We want the CDP questionnaire to be a tool for companies.  For instance, Walmart, which didn’t respond for three years, decided to respond in the fourth year, and they learned something about their organization from the questionnaire.  They were able to pinpoint where the majority of their emissions were coming from - which were from refrigerants, but they had thought that it was from their truck fleet.  They were able to target emissions and had a plan in place to reduce emissions from refrigerants, and that saved them millions of dollars.  The questionnaire was also sent to their suppliers, and that started the work on their supply chain program. 
In the first stage, it is getting the companies to start the conversation within, but companies often think they should only participate if they can respond and respond well.  We always encourage companies to start the process - that's the most important thing - but they sometimes think that participation would damage them if their responses are not up to high standards. 
In countries with regulation, such as Korea, there has been a good response rate.  Engagement also requires the leadership of companies.  If senior members of the board understand the issues for the future and prosperity of the company, leadership can be driven from the top.  In Asia, often times what happens is that when the questionnaire goes up to the senior levels, it stops.  Engagement is very much about encouraging investors, and getting them to work with companies in their portfolio.  For us, it is a lot of hard work, and comes down to finding contacts in companies, and working with the company through these people.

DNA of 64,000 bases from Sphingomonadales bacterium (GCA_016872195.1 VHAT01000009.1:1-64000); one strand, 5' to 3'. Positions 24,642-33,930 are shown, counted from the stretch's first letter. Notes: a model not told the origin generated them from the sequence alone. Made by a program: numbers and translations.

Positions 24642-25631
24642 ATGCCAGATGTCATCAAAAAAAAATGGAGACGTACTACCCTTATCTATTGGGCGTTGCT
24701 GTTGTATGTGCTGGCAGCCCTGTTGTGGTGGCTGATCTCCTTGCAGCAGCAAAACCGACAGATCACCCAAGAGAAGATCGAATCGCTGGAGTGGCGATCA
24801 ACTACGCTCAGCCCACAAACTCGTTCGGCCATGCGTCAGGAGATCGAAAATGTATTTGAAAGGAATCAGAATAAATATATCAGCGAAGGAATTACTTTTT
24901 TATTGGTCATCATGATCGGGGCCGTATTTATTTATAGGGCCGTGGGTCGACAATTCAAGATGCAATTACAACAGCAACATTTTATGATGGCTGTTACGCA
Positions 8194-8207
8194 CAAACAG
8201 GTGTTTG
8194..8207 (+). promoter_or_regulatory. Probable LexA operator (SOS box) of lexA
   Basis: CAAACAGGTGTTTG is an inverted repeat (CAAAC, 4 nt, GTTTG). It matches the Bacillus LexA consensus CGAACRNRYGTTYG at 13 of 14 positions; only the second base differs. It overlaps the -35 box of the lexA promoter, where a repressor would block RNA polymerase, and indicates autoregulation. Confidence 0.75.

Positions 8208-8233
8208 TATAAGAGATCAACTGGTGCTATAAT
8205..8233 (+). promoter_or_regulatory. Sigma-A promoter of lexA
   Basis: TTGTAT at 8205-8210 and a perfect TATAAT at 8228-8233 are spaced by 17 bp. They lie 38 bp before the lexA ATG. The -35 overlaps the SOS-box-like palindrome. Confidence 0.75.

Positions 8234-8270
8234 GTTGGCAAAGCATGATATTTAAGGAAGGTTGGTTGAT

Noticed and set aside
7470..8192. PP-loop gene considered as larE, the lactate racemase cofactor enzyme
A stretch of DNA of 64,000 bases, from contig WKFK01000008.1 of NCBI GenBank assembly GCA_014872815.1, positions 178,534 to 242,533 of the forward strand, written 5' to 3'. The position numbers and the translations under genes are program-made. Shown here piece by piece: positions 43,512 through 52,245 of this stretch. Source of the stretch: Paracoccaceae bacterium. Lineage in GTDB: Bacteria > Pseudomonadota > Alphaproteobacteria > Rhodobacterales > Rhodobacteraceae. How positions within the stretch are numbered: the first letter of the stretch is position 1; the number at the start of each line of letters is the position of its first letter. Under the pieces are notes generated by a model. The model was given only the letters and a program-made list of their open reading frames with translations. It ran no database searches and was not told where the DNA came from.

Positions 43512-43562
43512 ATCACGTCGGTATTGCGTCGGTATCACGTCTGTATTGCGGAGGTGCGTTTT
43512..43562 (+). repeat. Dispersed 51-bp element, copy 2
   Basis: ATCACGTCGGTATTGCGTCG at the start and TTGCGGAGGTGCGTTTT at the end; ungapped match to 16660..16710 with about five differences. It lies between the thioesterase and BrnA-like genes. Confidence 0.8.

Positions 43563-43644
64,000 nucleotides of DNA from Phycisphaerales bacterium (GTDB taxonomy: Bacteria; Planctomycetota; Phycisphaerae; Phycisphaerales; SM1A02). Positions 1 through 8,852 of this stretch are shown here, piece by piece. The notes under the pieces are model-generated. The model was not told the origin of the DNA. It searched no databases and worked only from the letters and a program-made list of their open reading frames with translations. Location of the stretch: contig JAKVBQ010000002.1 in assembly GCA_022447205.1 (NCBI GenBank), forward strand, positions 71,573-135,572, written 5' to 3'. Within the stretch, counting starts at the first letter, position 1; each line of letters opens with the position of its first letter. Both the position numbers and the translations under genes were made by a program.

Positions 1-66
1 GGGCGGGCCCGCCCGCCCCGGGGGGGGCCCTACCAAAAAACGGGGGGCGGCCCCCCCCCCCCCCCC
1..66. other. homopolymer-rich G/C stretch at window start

Ecozine: So Walmart actually helped to create the supply chain program at CDP?
Sue: Yes, we piloted the program with Walmart in 2007 and in 2008, we invited any company in the CDP to join it.  We’re very thankful for their participation and Walmart has even developed its own sustainability scorecard, with the CDP being a key element in it.
Ecozine: When reaching out to a company for the CDP questionnaire, who is usually the contact point?
Sue: It is difficult to say, but it is usually the investor relations or sustainability department.  We usually send a paper document to the top person in charge of governance issues and a soft copy of the questionnaire to the contact point at the company.  It takes a lot of research and we’ve been training participants on webinar.  We’ve paid a lot of focus on non-respondents and new companies to help them with the online system.  Before the online system, we just worked with Word and PDFs!  Now, we use a comprehensive online system which gives guidance on each stage. 
We want companies to respond well and let them know what we are really looking for.  We’ve been very transparent about how we generate scores.  Because of the questionnaire, we’ve got voluntary respondents in some countries who have not been written to by CDP.